London Local History - this lists street by street items of historical interest - public, industrial buildings & some environmental features in London and its immediate surroundings. Streets are given in OS grid squares - but numbering is not included (sorry!). Older squares give links to adjacent squares - but many are unfinished. Enter search words above right
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Bank 1902 Free Classical; angled gable with pepperpot turrets
Green space which recalls with trees at the start of the lane perpetuates
the memory of a group of seven elm trees planted by seven sisters, the source
of the name of Seven Sisters Road, laid out from Camden Town to Tottenham in
Chestnut Estate. Haringey low rise of the 1970s. . The same type of pleasant white-boarded
terraces as Tenterden Road
Community Centre one-storeyed by Colquhoun & Miller,
Municipal depot buildings.1904.fall within curtilage of buildings on Town
Hall Approach Road. Listed and considered at risk.
High Cross School.
Converted to housing 199. institution which was the Drapers
Long main street very broad and is
lined with old-fashioned houses interspersed with modem shops, but
busy character of this neighbourhood it still retains the appearance of a
street in a country town
Friends meeting house
St.Mark Methodist Church.1937 forms the centrepiece of a shopping parade.Rebuilt 1963
Ingleborough Court rear of
399a two storey late 20th Century
former warehouse building,
639 gas company offices.
Tottenham and Edmonton Gas Company 1901. Listed grade 2. with terracotta decoration and iron finials depicting gas
lights, built the company in 1901, architect John Sherwell Corder of Ipswich.
It was extended 1914. Listed grade II.
Felvus Hall. Addition to
Drapers College. 1926 converted to housing.
Tottenham Palace Theatre
1908 only survivor of the chain for the United Variety Syndicate. Cinema 1926
and Bingo 1969.
The Zone built in 1909 as
the Canadian Royal Skating Rink later
became a cinema and a dance hall
British Legion rebuilt
after a fire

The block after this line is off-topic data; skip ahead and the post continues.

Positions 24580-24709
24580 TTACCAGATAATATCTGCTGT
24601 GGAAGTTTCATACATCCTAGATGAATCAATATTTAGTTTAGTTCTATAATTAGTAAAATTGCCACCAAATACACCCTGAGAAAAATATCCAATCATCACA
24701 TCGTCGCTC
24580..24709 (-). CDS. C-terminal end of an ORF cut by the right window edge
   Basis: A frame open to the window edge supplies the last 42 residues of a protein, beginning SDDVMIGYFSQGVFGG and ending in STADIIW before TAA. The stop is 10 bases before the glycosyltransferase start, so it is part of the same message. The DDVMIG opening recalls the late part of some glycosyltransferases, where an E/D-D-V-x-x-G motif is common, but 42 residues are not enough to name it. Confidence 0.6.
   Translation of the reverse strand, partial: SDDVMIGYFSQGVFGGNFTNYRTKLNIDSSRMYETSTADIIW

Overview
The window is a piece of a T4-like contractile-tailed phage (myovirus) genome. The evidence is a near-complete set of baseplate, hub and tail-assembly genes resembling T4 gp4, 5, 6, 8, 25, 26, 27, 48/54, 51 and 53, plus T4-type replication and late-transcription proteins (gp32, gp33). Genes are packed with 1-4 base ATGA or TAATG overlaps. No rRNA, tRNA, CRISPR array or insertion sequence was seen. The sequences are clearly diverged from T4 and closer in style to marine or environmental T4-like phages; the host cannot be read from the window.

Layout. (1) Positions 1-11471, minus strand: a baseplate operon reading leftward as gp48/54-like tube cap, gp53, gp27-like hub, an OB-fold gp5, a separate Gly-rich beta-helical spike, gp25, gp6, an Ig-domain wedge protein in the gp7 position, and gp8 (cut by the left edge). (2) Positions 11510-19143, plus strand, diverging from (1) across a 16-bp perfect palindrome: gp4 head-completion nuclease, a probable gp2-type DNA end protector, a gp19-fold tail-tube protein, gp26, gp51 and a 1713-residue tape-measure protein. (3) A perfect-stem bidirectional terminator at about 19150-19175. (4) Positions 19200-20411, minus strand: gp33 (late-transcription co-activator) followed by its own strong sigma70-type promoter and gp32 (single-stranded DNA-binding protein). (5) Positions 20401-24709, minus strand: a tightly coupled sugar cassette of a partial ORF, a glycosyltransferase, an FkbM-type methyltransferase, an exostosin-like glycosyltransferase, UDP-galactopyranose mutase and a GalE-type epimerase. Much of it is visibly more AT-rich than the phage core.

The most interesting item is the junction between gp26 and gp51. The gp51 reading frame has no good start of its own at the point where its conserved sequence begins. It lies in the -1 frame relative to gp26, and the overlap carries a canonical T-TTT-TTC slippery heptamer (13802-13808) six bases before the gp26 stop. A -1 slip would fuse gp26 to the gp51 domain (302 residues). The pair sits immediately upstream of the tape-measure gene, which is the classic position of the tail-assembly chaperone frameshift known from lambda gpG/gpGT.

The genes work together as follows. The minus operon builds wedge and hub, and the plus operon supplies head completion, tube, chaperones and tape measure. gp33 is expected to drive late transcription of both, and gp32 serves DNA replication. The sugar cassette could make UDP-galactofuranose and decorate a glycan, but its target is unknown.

Library Court – conversion
of Edwardian Library to flats
Sculpture – embracing forms
226/232 Tankard and Smith, Garage
demolished 1973.Private bus garage.
399 & 401 Tottenham British
Legion Club, are a pair late 18th
buildings, They are set back from the Road, their
front gardens are now a car park
421- 427 The Palace Theatre
of Varieties opened in 1908 operated by United Varieties Syndicate Ltd. It was
designed by Wylson & Long with a long facade in red brick and stone. Inside
there were two boxes flanking the proscenium and gilded figures of Muses in
niches. There were eight dressing rooms. Films were shown from 1922 and in 1924
it was re-named the Canadian Cinema and taken over by Provincial Cinematograph
Theatres in 1925. The projection box was built on the rear of the stage it
remained a back-projection cinema. The name reverted to Palace Theatre in 1926
and Model D Wurlitzer 2Manual/6Rank theatre organ from the USA was installed.
In 1929 it was taken over by the Gaumont British Theatres circuit, later Odeon
and then the Rank Organisation. It closed in 1969 and converted into a Mecca
Bingo Club. By the 1990’s it was a Jasmine Bingo Clubs and the building was
listed.. The bingo closed in 1996 and it became the Palace Cathedral but
another church later took it over. The entrance foyer still has Norwegian green marble pilasters and a
white and green marble mosaic floor.
Tottenham Bus Garage.Bus
garage built 1913 for the Tramways (MET) Omnibus Company.Modernised 1985-6, extended to the west 1999.
Site of Hydraulic Pumping Station
Saltram Close Estate
By David & Stem, 1971-5. This
combines the 60s traditions of traffic segregation and stark, precise forms,
with the then growing concern to provide more low-rise housing.
Welbourne Nursery School
In the centre of the town a large
triangular enclosure called the Green, on which are situated the Borough
Council Buildings. Only a little remains of thedomestic buildings that once surrounded the
High Cross.Medieval wayside cross.Cross was
wooden and replaced in c.1700.Centre of
old village before it was Tottenham Hall, brick and stone replaced the wooden
cross, which had
stood on this site from time immemorial but was taken down early in the
seventeenth century.Recorded here in 1409.Column of brick erected by Dean Wood.
High Cross Pump. Well sunk in 1791 by Thomas Smith,
Lord of the Manor, who had just enclosed the previous well in front of his
rebuilt 1876 by parish surveyor, R. R Marshall.The mechanism is surrounded by brickwork supporting a tiled, conical
roof.Two removable handles turn
single-throw crank to work subterranean pump.
Richardson eighteenth century almshouses 1855
Town Hall. Pleasant Edwardian group.1905. Baroque. Clock turret. Council chamber
with festive plasterwork. Flanked by public baths and a
fire station Tottenham Town hall formed the centrepiece of an agreeable Baroque
municipal ensemble built in 19O3-5 for the recently formed Tottenham Urban
District Conned. Designed by A. S. Tayler and A.R Jemmett, thewinning entrants in a competition assessed by
John Macvicar Anderson marble imperial staircase, and the